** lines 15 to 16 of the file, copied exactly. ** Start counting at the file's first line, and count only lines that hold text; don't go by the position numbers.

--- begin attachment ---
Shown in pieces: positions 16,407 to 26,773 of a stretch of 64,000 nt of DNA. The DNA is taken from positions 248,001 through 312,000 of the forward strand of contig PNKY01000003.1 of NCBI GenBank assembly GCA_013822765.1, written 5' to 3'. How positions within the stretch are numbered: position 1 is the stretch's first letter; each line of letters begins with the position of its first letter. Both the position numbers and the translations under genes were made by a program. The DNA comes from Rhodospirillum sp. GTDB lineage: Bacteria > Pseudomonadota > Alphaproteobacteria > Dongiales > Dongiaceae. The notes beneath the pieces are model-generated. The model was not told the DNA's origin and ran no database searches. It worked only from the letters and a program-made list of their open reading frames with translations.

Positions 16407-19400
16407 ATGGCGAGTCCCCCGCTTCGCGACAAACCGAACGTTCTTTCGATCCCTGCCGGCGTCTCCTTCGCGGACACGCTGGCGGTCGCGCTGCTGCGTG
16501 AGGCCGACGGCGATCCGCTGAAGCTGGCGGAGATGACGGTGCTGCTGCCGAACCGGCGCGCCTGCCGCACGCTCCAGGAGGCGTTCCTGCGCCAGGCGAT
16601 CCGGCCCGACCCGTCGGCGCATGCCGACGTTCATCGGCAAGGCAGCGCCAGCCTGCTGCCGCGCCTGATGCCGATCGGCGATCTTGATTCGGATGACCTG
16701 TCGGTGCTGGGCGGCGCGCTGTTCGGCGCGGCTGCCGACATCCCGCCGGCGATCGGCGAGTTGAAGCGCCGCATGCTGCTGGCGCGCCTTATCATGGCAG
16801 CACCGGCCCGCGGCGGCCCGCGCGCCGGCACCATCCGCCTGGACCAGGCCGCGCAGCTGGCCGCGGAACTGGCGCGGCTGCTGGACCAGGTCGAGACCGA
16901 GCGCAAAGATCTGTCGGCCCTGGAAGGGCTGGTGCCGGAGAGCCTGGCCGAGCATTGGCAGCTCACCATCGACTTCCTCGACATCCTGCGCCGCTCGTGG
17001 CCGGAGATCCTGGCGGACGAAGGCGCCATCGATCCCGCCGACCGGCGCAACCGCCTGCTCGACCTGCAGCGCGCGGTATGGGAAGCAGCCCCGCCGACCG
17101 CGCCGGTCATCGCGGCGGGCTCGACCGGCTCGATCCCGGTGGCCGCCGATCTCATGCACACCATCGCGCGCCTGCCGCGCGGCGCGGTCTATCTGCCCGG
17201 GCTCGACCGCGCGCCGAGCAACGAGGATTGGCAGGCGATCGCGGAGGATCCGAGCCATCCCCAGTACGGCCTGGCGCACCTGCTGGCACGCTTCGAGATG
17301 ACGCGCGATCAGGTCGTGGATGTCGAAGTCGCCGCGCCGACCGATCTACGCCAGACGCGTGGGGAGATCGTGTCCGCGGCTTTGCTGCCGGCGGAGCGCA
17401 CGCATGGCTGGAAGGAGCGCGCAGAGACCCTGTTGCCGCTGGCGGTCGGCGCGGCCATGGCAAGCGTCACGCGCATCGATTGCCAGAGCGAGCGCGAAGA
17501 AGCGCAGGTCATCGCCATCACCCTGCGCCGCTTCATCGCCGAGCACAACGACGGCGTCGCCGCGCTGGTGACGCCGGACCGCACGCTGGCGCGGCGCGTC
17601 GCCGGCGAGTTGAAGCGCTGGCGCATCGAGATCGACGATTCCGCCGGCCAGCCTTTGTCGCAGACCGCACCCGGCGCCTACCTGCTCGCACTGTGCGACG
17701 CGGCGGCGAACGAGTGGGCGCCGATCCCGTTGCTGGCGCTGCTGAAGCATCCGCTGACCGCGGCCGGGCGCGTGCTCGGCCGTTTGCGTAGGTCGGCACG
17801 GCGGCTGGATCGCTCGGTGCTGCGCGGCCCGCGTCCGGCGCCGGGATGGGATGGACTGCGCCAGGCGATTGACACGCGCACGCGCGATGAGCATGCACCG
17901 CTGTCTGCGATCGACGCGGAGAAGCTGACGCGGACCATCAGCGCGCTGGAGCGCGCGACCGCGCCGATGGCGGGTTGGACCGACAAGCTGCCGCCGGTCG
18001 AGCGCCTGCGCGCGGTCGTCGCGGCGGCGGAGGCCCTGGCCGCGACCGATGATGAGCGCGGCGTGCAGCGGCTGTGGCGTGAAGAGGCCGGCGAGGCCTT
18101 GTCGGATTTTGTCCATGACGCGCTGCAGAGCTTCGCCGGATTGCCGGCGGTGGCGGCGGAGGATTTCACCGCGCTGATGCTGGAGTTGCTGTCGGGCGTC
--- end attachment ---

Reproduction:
17601 GCCGGCGAGTTGAAGCGCTGGCGCATCGAGATCGACGATTCCGCCGGCCAGCCTTTGTCGCAGACCGCACCCGGCGCCTACCTGCTCGCACTGTGCGACG
17701 CGGCGGCGAACGAGTGGGCGCCGATCCCGTTGCTGGCGCTGCTGAAGCATCCGCTGACCGCGGCCGGGCGCGTGCTCGGCCGTTTGCGTAGGTCGGCACG